(IntegrityPress.org) – Charlie Munger, the long-time collaborator of famed investor Warren Buffett, has died at the age of 99. Munger, the vice-chairman of Berkshire Hathaway, played a pivotal role alongside Buffett in reshaping the company from a textile manufacturer into a global investment giant. His family conveyed the news of his peaceful death at a California hospital to Berkshire Hathaway.
Berkshire Hathaway, the conglomerate overseeing diverse investments, acknowledged Munger’s profound impact. Buffett emphasized Munger’s indispensable role in the growth of the company, especially when it was young. Munger, with his sharp investment experience and knowledge, was, according to BH, instrumental in guiding Berkshire’s capital allocation and promptly identifying potential missteps.
Possessing a personal fortune estimated at around $2.5 billion by Forbes, Munger was a billionaire in his own right. In comparison, Buffett, with a wealth of $119.6 billion, stands as one of the wealthiest people in the entire world.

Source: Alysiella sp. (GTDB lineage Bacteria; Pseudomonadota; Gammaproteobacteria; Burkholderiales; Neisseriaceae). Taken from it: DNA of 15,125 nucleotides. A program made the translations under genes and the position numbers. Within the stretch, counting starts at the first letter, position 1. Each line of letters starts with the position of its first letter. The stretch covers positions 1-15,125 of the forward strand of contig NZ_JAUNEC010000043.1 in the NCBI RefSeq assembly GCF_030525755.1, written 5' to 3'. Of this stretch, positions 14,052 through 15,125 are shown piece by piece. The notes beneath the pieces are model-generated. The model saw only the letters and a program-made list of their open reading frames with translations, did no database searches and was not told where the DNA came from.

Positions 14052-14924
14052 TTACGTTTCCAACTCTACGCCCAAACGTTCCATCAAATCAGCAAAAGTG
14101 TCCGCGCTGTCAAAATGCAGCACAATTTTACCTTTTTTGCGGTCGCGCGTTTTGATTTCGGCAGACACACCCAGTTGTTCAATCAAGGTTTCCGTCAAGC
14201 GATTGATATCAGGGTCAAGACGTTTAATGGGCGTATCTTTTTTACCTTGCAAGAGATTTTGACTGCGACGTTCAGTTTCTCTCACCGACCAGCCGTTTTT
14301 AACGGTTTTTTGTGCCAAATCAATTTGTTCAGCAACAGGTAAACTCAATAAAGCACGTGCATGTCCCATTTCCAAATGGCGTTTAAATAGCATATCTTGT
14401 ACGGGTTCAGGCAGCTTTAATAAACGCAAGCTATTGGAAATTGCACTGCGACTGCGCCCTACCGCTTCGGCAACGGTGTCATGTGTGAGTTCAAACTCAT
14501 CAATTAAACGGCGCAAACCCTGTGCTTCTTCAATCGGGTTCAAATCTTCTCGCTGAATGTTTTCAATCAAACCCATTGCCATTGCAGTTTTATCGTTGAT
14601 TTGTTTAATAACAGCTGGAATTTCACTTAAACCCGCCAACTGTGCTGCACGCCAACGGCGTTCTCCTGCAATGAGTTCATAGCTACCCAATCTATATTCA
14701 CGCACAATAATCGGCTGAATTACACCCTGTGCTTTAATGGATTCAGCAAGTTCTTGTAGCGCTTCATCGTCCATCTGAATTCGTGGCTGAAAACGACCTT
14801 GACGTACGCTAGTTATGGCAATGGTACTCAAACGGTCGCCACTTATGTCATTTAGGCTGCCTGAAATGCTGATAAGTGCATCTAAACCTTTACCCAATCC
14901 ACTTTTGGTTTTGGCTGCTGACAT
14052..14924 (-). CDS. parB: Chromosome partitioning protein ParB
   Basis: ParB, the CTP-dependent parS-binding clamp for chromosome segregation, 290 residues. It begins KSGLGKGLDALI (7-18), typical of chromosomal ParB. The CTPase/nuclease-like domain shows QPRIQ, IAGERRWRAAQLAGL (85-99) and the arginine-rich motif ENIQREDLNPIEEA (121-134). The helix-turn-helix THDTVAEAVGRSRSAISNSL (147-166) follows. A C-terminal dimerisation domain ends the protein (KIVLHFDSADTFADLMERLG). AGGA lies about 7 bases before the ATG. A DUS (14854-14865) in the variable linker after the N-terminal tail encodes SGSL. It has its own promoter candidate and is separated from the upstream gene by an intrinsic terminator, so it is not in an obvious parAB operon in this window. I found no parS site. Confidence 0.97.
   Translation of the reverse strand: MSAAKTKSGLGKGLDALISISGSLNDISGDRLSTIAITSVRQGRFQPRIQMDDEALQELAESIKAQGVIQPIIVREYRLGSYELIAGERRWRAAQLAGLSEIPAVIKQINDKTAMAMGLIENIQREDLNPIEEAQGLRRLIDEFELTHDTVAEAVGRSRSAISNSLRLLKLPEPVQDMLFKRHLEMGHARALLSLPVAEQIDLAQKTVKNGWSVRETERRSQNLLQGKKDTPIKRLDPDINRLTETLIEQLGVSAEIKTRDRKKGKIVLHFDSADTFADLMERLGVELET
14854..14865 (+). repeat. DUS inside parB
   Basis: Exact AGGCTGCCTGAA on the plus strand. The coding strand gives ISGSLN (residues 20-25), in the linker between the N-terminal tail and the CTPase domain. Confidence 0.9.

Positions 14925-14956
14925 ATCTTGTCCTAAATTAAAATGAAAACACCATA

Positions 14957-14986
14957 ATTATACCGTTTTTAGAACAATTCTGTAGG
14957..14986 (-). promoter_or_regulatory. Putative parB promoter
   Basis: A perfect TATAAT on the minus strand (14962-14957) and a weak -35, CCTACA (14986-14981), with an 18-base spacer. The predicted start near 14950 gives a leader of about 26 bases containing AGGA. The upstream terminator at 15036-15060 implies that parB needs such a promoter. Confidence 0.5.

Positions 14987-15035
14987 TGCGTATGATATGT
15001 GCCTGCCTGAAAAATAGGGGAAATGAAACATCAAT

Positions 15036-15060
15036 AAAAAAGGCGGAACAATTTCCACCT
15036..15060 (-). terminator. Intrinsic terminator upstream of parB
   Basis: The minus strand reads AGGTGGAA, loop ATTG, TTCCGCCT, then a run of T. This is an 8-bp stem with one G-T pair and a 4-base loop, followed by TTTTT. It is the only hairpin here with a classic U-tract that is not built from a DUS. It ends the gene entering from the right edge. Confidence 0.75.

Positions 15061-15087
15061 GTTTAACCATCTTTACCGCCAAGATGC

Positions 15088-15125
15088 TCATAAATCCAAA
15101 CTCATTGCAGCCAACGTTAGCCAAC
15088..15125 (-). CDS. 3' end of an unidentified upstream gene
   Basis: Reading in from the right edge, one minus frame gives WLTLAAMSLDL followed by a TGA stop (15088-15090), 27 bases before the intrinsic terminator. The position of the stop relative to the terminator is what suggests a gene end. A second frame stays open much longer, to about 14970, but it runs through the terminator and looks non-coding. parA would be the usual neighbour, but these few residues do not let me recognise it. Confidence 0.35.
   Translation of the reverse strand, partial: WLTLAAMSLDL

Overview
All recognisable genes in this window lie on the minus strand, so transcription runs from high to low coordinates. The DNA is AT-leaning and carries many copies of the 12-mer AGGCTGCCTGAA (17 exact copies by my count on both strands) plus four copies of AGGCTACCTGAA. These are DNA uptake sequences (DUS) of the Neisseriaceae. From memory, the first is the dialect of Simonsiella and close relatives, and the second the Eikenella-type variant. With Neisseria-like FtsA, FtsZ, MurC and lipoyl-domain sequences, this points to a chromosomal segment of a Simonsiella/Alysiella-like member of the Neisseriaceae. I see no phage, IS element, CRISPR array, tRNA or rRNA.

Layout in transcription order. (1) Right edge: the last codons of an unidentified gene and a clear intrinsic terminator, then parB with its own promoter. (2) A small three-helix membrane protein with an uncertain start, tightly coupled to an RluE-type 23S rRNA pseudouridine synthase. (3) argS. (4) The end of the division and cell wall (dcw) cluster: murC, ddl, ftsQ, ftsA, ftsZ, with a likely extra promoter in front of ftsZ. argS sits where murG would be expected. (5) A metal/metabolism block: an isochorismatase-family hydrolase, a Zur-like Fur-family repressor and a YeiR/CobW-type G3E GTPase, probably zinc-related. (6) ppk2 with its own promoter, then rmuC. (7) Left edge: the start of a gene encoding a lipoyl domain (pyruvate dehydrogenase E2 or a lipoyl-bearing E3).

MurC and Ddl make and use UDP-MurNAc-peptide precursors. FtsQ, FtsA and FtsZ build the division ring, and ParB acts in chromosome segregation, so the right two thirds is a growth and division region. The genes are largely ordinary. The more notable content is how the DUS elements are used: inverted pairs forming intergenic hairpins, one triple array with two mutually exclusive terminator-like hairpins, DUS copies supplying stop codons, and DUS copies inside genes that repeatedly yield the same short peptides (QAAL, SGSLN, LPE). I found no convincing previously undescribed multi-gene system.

Joining Berkshire as vice-chairman in 1978, Munger and Buffett cultivated a legion of shareholders who benefitted from the practical explosion of the company’s stock. Each year, tens of thousands of investors congregated in Omaha, Nebraska, for Berkshire’s annual meeting, an event where Buffett and Munger disseminated their “wisdom” to devoted supporters and employees.
Known for his outspoken views, Munger didn’t shy away from expressing his opinions. He once described bankers as people who are “heroin addicts” and criticized cryptocurrency investments as “absolutely crazy and ridiculous, stupid gambling.” Earlier this year, Munger voiced skepticism about the hype surrounding artificial intelligence during Berkshire’s annual meeting, asserting that traditional intelligence remains effective.
Despite being lauded for generating remarkable profits, Munger downplayed the perceived brilliance behind Berkshire’s success, attributing it to avoiding stupidity and not making wrong decisions rather than extraordinary intelligence.
Berkshire Hathaway, with its myriad operating businesses, is currently overseen by vice-chairmen Greg Abel and Ajit Jain, who are expected to assume greater responsibilities following Buffett’s eventual departure.
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